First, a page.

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How the Media is Biased

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    Bias is something that affects how people view various things, from debating the best action movie, best racing game, to whether Dunkin Donut’s is better than Krispy Kreme, or how Coke is better than Pepsi, or vice versa. Bias can affect any and everyone’s judgement whether they think it doesn’t or not. People can judge things or debate them while being involuntarily biased. Or they might be willingly biased, and the media is no exception. Bias has affected the media for decades and only now people seem to realize how much it affects one’s decisions. Media bias has been around for a while in the U.S. This includes ideological outfits such as Media Matters for America and the Media Research Center; the satirical “Daily Show” and “Colbert Report”; and blogs by the hundreds.

    But economists know something the internet evangelists have ignored: All else being equal, specialized industries like to cluster. That’s not to say researchers haven’t found bias in reporting. For instance, I read the Wall Street Journal and the New York Times early each morning, then check reporting on particular stories from sources as varied as The Blaze and HuffPost.

    Respondents to the Pew survey who are consistently liberal, mostly liberal, and mixed views, rated these sources as more trusted than distrusted. As industries grow, they bud and create spinoffs, the best example being the way Silicon Valley blossomed from just a handful of pioneering electronics firms in the 1960s. Nowadays, not just politicians criticize the media for their alleged bias; an entire cottage industry exists to highlight the media’s alleged failings. In fact, there’s little to suggest that over the past few decades news reporting has become more favorable to one party. According to Puglisi, in the post-1960 period the Times displays a more symmetric type of watchdog behaviour, just because during presidential campaigns it also gives more coverage to the typically Republican issue of Defense when the incumbent president is a Democrat, and less so when the incumbent is a Republican.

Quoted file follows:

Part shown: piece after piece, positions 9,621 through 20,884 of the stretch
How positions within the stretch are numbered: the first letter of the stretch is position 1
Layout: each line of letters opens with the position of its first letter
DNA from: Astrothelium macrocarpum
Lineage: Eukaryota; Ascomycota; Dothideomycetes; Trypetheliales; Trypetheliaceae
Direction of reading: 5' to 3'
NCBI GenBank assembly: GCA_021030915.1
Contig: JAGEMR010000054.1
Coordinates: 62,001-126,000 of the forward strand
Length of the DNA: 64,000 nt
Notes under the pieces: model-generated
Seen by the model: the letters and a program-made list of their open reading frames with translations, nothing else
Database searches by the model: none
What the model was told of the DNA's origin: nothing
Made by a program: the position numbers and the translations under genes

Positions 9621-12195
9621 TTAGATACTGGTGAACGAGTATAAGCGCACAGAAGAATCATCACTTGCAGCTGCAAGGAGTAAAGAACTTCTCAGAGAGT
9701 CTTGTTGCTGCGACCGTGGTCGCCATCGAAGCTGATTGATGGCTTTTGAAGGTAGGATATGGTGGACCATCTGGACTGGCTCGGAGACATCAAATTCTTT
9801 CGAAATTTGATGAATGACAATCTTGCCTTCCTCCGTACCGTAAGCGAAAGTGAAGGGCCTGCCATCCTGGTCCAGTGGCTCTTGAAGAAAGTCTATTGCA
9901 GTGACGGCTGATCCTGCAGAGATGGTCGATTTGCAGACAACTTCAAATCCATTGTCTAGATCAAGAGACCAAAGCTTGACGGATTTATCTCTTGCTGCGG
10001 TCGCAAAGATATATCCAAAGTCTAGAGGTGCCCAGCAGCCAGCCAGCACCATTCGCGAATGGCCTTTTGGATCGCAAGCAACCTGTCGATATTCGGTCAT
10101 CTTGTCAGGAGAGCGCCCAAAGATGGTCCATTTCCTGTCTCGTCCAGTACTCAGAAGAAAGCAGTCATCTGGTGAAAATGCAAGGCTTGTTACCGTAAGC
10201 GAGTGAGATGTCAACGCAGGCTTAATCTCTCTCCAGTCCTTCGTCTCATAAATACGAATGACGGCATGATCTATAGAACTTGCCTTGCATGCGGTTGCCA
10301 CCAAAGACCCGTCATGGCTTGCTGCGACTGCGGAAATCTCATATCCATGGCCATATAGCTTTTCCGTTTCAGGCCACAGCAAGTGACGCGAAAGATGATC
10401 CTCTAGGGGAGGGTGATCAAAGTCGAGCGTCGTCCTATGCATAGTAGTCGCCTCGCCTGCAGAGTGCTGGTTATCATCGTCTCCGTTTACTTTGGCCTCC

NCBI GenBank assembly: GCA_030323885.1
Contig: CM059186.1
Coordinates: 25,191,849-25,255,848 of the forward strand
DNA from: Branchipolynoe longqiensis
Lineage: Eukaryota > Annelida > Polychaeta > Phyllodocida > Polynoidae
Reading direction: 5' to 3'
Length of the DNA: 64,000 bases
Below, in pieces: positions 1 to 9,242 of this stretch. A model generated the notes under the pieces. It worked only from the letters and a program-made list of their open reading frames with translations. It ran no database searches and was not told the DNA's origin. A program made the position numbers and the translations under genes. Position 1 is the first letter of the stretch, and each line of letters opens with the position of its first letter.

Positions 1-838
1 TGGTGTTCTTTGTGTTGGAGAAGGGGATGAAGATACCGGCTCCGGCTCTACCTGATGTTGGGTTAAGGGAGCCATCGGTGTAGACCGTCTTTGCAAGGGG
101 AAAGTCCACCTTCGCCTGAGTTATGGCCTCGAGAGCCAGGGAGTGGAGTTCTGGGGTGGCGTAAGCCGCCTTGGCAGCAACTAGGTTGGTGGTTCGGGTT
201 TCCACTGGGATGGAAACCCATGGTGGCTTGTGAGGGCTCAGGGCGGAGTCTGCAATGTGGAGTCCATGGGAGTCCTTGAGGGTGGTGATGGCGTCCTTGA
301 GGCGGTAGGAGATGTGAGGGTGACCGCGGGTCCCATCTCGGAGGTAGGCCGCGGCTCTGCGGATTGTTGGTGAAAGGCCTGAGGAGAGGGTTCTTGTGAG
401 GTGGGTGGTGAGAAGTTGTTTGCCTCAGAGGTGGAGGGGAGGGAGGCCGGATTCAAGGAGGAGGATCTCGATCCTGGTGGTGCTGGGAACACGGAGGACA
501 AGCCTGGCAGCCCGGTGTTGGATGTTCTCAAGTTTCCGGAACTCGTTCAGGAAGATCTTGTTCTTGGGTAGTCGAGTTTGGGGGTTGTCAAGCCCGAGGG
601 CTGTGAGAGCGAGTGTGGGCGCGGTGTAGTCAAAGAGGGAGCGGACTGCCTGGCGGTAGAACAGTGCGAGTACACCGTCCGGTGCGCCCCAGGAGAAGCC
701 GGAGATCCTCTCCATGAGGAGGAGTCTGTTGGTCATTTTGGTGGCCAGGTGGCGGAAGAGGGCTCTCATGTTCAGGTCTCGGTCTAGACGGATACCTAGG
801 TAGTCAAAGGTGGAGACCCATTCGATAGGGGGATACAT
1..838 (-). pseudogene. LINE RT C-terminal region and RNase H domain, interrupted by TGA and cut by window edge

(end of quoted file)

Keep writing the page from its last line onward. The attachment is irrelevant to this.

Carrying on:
However, there has also been a long history of complaints from conservative elites that journalists are biased against conservatives and the Republican Party in their reporting for mainstream news outlets. Seattle’s rise as a tech powerhouse was seeded by Microsoft, which moved to the area in 1979 and helped create the ecosystem that gave rise to companies like Amazon.

    As mentioned above, Tim Groseclose of UCLA and Jeff Milyo of the University of Missouri at Columbia[29] use think tank quotes, in order to estimate the relative position of mass media outlets in the political spectrum. Meanwhile, public trust in the press reached its lowest level in history.